In this video, virtual community pioneer Howard Rheingold interviews longtime educator Jackie Gerstein about assisting students in developing lifelong learning skills through passion, projects, and play.
Here's a brief blog post from Howard introducing the video (plus, important relevant links):
"At my elementary school in Phoenix, Arizona, problem students like me were often sent to the art teacher’s room. Unfortunately for me, my objection to sitting in a little desk, arranged in rows with other little desks, then moving in single-file to another room full of desks in rows whenever a loud bell rang, made me a problem student. Fortunately for me, the art teacher was my mother, beloved by many as Mrs. Rheingold. After the pin-drop quiet, pin-neat order of our homerooms, the happy chaos of Mrs. Rheingold’s art studio was like travelling to an altogether different dimension. Mrs. Rheingold’s philosophy of teaching art was that all human beings are creative innovators who have a need to express themselves creatively and take joy in it, but many — most — people are shut down at an early age. Someone looks at the page you are happily scribbling and tells you that your horse doesn’t look like a horse, and you decide to leave art to specialists. Mrs. Rheingold didn’t teach technique. She gave permission to play. Thank you, mom. By now, art classes in US public schools are notions from a distant past. I was heartened when Sir Ken Robinson received world-wide attention for his TED talk, “Do Schools Kill Creativity?” With so much attention to core curriculum, the creativity-blunting effects of schooling have not been at the forefront of discussions about how to fix educational institutions. I was heartened again to see that my mother’s philosophy of teaching creativity through permission rather than technique is being advanced by some of today’s educators. Jackie Gerstein, for example.
I wasn’t surprised to learn that she was not only an early advocate for “the flipped classroom” but spent a year thinking in public on her blog about what you do with the physically co-present classroom when traditional lectures have been moved to YouTube. And I love that she applied the flipped classroom frame to tinkering and making -- introducing me to the delicious term “maker education.”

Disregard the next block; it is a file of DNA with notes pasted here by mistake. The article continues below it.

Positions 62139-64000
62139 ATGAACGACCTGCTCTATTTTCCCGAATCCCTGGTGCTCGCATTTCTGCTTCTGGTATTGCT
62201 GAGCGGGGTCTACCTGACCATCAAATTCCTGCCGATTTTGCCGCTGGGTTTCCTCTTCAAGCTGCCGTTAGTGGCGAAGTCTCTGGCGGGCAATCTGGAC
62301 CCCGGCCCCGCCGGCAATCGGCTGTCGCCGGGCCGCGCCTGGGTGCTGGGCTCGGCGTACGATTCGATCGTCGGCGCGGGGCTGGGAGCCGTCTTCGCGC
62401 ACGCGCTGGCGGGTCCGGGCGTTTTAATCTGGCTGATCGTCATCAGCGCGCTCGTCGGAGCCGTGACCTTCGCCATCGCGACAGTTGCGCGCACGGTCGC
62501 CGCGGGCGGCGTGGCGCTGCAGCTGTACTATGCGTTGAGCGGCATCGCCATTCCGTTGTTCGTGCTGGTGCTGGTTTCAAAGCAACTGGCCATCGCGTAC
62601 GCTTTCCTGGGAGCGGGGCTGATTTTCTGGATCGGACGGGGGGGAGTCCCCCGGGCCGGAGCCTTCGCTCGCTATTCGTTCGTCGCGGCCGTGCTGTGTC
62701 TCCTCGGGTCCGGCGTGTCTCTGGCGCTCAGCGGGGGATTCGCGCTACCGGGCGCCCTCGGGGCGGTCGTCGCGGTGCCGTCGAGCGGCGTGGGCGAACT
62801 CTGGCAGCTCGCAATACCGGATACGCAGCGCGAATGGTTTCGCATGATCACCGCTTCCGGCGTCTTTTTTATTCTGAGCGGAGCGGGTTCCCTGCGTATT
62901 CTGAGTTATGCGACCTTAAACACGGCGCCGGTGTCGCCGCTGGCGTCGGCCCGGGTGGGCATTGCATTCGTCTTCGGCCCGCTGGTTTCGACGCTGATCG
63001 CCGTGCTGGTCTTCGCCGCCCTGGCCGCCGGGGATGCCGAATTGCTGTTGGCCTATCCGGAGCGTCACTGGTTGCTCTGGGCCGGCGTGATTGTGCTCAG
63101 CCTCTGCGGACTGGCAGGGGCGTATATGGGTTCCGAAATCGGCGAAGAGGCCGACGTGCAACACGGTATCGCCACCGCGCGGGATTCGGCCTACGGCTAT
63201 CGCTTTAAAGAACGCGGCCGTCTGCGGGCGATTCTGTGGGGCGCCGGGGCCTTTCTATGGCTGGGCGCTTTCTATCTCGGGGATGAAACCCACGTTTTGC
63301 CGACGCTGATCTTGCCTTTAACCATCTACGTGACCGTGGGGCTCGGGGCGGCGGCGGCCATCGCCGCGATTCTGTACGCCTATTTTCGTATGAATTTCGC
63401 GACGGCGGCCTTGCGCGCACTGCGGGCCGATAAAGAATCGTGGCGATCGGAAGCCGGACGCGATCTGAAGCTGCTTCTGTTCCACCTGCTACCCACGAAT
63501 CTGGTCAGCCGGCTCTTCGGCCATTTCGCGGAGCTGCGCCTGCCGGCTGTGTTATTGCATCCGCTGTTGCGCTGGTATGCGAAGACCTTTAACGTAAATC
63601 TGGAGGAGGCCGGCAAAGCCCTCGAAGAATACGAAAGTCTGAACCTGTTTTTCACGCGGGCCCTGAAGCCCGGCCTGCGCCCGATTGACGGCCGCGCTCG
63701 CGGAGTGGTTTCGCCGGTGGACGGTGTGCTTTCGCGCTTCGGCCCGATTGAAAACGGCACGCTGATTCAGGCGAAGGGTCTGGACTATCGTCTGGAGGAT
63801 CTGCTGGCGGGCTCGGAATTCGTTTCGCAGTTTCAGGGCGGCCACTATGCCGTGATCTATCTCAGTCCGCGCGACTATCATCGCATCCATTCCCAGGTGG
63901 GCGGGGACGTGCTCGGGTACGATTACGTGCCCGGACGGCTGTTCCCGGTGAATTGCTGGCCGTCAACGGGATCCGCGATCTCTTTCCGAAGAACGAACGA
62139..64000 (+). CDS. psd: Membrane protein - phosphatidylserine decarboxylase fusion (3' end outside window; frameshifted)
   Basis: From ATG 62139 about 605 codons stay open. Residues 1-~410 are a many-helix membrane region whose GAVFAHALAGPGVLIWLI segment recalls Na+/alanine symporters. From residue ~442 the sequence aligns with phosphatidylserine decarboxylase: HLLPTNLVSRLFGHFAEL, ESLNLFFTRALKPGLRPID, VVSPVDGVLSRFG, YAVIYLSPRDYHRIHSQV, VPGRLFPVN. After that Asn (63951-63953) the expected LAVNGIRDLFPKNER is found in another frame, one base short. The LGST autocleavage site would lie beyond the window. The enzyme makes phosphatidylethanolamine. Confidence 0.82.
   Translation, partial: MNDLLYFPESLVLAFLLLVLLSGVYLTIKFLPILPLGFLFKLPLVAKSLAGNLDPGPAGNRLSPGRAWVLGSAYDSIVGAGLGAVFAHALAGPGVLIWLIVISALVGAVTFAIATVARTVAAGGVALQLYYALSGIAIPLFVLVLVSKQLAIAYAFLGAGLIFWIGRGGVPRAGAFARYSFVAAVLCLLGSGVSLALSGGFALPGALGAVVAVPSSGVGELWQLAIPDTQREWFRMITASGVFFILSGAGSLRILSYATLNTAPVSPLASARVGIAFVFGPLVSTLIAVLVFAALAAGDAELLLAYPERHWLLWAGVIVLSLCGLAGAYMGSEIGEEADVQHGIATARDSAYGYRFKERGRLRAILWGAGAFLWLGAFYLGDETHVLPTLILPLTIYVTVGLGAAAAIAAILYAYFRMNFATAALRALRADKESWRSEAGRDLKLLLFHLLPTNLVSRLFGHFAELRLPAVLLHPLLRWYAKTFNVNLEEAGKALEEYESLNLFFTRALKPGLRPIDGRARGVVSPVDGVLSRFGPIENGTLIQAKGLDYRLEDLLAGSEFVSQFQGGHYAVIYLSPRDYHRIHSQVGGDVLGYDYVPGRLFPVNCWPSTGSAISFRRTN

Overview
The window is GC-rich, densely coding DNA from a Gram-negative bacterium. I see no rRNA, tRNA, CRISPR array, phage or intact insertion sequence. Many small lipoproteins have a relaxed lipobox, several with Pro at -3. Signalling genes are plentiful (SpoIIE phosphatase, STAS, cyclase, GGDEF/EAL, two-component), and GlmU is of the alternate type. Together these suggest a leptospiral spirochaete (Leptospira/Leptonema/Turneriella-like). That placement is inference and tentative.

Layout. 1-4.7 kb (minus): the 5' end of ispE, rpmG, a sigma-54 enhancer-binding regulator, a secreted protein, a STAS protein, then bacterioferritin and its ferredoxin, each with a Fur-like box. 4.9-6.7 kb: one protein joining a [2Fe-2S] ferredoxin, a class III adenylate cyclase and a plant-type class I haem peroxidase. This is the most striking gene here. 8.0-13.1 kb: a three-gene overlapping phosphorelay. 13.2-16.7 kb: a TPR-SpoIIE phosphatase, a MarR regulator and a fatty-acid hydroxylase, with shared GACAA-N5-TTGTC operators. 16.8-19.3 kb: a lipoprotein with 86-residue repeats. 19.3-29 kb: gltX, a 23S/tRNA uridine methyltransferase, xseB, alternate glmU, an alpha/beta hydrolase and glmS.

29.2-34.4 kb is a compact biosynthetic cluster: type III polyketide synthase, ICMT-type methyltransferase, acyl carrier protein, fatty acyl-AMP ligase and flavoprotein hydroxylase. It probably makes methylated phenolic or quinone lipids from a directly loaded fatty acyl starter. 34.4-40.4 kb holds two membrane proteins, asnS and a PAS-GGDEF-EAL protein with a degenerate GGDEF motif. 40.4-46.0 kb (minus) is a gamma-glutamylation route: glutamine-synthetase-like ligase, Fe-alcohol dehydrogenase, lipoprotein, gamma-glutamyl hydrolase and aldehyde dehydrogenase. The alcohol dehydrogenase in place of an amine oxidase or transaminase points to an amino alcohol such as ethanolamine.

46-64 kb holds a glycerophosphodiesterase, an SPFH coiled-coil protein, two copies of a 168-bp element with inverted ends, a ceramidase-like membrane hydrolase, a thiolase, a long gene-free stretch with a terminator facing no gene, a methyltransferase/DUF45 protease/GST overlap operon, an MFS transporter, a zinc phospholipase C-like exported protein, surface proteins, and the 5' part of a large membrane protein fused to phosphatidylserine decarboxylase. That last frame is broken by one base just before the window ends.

One thing that video conveys that is hard to get across in text: the passion of the speaker for her calling. Among other things, I asked her about “passion-based learning,” an idea she picked up from Sheryl Nussbaum-Beach and extended to include “project-based” and “play-based” learning. Passion, projects, and play. Sounds like fun. In the hands of Mrs. Rheingold or Jackie Gerstein, it’s also about connecting with the deep joy humans experience in learning until we’re schooled out of it."
Important, relevant links:
Mrs. Rheingold: rheingold.com/wp/wp-content/uploads/2012/02/Mom98BdayCloseUp-sm.jpg
TED Talk - Sir Ken Robinson: "Do schools kill creativity?": youtube.com/watch?feature=player_detailpage&v=iG9CE55wbtY
Connected Learning: connectedlearning.tv
Jackie Gerstein on "the flipped classroom": usergeneratededucation.wordpress.com/tag/flipped-classroom/
Maker education: usergeneratededucation.wordpress.com/2012/06/16/the-flipped-classroom-the-full-picture-for-tinkering-and-maker-education/
Passion-based learning: plpnetwork.com/2011/04/22/passion-based-learning-in-the-21st-century-an-interview-with-sheryl-nussbaum-beach/
Passion-play-based learning: usergeneratededucation.wordpress.com/2012/05/08/pbl-project-passion-play-based-learning/